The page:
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Restoring Chisels, Turning Gouges and Other Edge Tools

  Sharpening Incannel Gouge by James D. Thompson 1 of 2  

Lots of people have trouble sharpening an incannel gouge.  It is really fairly simple if you do it with a drill press and a mounted stone.

The diameter of a stone can be changed. Just put the stone in a drill motor and spin it against a spinning grinding wheel.  A smaller diameter wheel would have worked a little better on this gouge.

Here is a 14 incannel gouge shown with a stone mounted on a shank. The pointy looking thing is a diamond coated tapered sharpening tool. I found this one on eBay for $10.

First order of business is to put the stone in the drill press and then adjust the drill press table height so that you have the desired angle.  I have this set at about 23 degrees.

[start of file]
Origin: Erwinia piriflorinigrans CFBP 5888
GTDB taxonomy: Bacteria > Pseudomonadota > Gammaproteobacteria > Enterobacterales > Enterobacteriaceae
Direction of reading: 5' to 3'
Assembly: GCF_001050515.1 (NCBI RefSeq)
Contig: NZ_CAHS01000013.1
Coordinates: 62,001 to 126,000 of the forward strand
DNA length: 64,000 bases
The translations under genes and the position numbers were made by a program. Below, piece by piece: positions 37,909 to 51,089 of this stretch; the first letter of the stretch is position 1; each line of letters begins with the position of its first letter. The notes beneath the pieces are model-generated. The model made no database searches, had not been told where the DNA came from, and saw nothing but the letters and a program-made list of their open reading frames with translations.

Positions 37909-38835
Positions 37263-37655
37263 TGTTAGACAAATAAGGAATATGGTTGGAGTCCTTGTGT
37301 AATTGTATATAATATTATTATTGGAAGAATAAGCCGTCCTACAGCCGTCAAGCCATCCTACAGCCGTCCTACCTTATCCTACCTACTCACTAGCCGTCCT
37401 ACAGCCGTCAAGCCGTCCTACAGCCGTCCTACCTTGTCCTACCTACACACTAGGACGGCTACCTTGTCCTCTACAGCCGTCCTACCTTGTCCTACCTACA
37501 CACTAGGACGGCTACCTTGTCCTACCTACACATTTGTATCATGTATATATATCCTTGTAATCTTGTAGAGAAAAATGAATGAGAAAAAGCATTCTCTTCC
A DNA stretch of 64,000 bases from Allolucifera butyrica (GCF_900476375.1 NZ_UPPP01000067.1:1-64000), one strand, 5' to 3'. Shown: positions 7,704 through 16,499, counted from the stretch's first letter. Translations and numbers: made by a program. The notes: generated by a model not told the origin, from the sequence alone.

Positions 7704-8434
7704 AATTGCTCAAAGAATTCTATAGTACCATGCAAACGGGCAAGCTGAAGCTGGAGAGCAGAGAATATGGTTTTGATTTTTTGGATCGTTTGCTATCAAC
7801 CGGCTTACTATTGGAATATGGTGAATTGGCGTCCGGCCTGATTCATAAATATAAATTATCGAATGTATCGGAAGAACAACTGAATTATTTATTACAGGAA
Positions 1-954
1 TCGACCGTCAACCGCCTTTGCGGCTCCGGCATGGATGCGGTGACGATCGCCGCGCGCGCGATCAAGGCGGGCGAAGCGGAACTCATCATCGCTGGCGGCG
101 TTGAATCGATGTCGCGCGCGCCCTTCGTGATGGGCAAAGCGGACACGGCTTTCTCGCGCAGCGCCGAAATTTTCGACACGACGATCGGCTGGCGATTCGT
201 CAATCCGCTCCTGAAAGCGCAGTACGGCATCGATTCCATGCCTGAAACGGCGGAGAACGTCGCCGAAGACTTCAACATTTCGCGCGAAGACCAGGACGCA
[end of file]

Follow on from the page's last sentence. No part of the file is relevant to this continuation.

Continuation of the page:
You can see on the stone where you have been grinding, and this allows you to remove the gouge to quench it and then return to exactly the same position you were in before.  This is how you control the angle of the bevel.

Now grind the incannel bevel on the stone. The rotational torque of the stone will move the gouge to one side, so you have to counteract that force.  Look at the bevel every now and then to make sure you are grinding in the center.

Woodworker's Guide to Wood Collection only $79.99 at Shop Woodworking
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L. & I. J. White

Buck Bros


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